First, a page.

Names? You want 'em? This weekend's got em, with a couple of absolutely packed casts, albeit with mostly B- and C-List actors, for a couple of pretty-strong-for-September comedies, along with a early take on a Halloween theme. It's a bit of an early start for what promises to be an unusually strong October slate of franchises and awards bait films.
Weekend Forecast for September 28-30, 2018
By Reagen Sulewski
September 28, 2018
Tiffany Haddish is definitely having her Melissa McCarthy moment. After a minor breakthrough with Keanu, last year's Girls Trip vaulted her into, if not superstardom, at least the kind of fame that can headline and launch a great big comedy. She's starring here in Night School with someone named... let me check here, Kevin Hart. ... Never heard of him. Hope he gets his shot!
Haddish plays the somewhat draconian teacher of a GED class that Hart, along with several other funny people (Rob Riggle, Mary Lynn Rajskub, Romany Malco) need to pass in order to get their jobs back. Seeing as most of them are bad students and/or have various identified learning disabilities, the normal method of teaching isn't going to apply. That leads Haddish to try some ... unconventional methods, like beating up her students. This is, to put it lightly, not established pedagogy. This leads Hart and his compadres to try and steal the answers to the final test, putting us straight in comedy caper territory.
Hart and Haddish make for a good comedy duo, though with two enormous comedic personas on screen, balancing their energy might be difficult. Ads for the film seem like the whole film is dialed up to 11 for most of its running time. Reviews are pretty dismal, though that may not matter to fans of Haddish and Hart, both of whom are coming off some pretty substantial hits. While I don't tend to give him a ton of credit to Hart for Jumanji, he's got a solid string of films like Ride Along and Central Intelligence. The bad reviews suggest possible weakness down the road, but for its opening weekend, it's got a similar easy to digest premise and a couple of strong gags. I'd expect a weekend of $32 million.
Smallfoot does a time tested move for an animated film, flipping the script on the Yeti legend to tell the story of a group of Abominable Snowmen that discover a mythical creature... humans. Channing Tatum, Zendaya, Common and LeBron James, for some reason, provide the key voices, with Tatum's character going on a hero's quest to prove that the land of the humans is real, upsetting established lore that the mountains ride on the backs of woolly mammoths. Adventure and mayhem (and because it's Corden, singing) ensue.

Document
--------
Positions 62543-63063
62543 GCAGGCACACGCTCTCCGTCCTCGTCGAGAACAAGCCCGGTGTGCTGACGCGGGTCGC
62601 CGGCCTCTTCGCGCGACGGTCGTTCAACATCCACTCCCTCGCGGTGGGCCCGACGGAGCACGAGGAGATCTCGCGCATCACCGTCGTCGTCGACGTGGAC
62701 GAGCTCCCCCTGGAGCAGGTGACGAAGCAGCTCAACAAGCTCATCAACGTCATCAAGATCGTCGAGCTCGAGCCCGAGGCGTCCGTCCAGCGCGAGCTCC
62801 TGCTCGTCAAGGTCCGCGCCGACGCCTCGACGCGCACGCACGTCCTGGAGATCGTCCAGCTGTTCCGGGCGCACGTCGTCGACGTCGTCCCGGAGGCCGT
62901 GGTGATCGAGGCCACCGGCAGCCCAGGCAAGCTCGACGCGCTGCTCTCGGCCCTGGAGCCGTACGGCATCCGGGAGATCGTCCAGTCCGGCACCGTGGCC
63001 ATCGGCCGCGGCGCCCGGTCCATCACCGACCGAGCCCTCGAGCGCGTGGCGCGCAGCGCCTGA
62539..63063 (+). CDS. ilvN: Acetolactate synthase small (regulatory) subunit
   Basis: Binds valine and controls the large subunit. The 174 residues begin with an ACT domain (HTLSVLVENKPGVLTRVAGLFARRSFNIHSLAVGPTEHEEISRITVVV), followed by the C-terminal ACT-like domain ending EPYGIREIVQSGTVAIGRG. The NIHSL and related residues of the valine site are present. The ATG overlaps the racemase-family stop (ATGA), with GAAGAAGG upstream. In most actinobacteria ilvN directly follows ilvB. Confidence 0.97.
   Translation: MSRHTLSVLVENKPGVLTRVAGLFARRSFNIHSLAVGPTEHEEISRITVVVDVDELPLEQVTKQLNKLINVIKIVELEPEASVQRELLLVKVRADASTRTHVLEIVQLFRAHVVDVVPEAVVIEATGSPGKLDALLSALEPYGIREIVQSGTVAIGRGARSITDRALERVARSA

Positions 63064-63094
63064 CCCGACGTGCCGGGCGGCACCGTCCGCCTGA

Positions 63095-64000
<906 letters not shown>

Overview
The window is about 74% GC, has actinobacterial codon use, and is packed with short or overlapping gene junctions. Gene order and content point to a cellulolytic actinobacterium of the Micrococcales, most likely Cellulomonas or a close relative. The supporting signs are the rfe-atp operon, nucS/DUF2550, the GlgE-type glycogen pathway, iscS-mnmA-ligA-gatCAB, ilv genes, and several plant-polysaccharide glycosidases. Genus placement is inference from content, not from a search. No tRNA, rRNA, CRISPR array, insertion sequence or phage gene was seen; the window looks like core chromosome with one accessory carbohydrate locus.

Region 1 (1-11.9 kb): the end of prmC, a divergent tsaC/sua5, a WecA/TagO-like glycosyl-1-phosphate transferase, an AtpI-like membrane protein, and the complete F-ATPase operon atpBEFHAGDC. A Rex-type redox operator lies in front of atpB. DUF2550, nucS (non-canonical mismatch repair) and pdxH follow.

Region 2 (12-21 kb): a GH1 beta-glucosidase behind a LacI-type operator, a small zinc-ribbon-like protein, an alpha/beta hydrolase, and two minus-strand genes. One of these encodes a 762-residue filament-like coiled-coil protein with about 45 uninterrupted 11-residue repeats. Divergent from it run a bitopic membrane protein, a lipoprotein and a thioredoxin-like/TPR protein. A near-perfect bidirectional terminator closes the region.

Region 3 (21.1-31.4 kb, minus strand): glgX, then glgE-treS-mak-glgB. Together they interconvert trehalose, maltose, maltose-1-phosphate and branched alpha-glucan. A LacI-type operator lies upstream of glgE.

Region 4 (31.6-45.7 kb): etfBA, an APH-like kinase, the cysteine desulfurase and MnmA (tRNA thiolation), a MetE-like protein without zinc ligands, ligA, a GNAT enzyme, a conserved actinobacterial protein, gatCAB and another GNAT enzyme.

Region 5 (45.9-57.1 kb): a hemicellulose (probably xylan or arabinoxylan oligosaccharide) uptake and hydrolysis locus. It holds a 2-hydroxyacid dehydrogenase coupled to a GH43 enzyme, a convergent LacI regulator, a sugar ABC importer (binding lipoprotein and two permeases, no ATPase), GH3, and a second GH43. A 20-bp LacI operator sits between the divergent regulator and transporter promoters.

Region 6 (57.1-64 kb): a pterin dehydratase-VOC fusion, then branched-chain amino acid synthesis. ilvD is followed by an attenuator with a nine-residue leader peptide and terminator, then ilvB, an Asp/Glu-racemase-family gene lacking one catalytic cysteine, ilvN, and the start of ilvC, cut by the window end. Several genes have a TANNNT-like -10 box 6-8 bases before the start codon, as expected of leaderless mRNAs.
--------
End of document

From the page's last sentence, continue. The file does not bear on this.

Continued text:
This is clearly one of those second tier family films like The Croods, Ferdinand or Storks – mostly inoffensive but tolerable for adults, and of the stunt-casted voice actors, James seems to have decent comic timing in the lines we've heard so far, which could actually be a tipping point for adults. Long gone are the days when any old animated film could blow out the doors, but this looks somewhat fun with a nice visual design. I'd expect this to come in with around $27 million to start.
Hell Fest has one of those premises that you can't believe hasn't been used yet, but then you realize that there's a pretty hard ceiling on the appeal of the concept, and it also has a good shot at being home to the year's most annoying audience. Set in a traveling Halloween fright park, it sees a bunch of young 20 somethings entering the park only to find out that among the staged horrors, a real killer is wandering around. From there we get our standard slasher script with some Saw-like elements. Starring no one you know and with a shirt string connection to The Walking Dead (as if that's a positive), this should open to around $6 million.
The House With a Clock in its Walls had a solid $26 million opening weekend, possibly hinting at a non-horrible future career for Eli Roth, moving away from torture porn an into gothic family entertainment (though he'd probably be all over here Fest). Word of mouth is... OK, and it should probably fall a modest amount to $17 million.
A Simple Favor's high class trash had a decent second weekend holdover and is probably headed for around $75 million domestic, which is a pretty great result for this cast and director outside of their normal comedic environments. Look for around $7 million this weekend. The Nun may get one more weekend of relevance with around $5 million, with a final total of around $115 million. That's maybe a disappointment after the $50+ million start, but it does place it solidly second in its franchise ranking.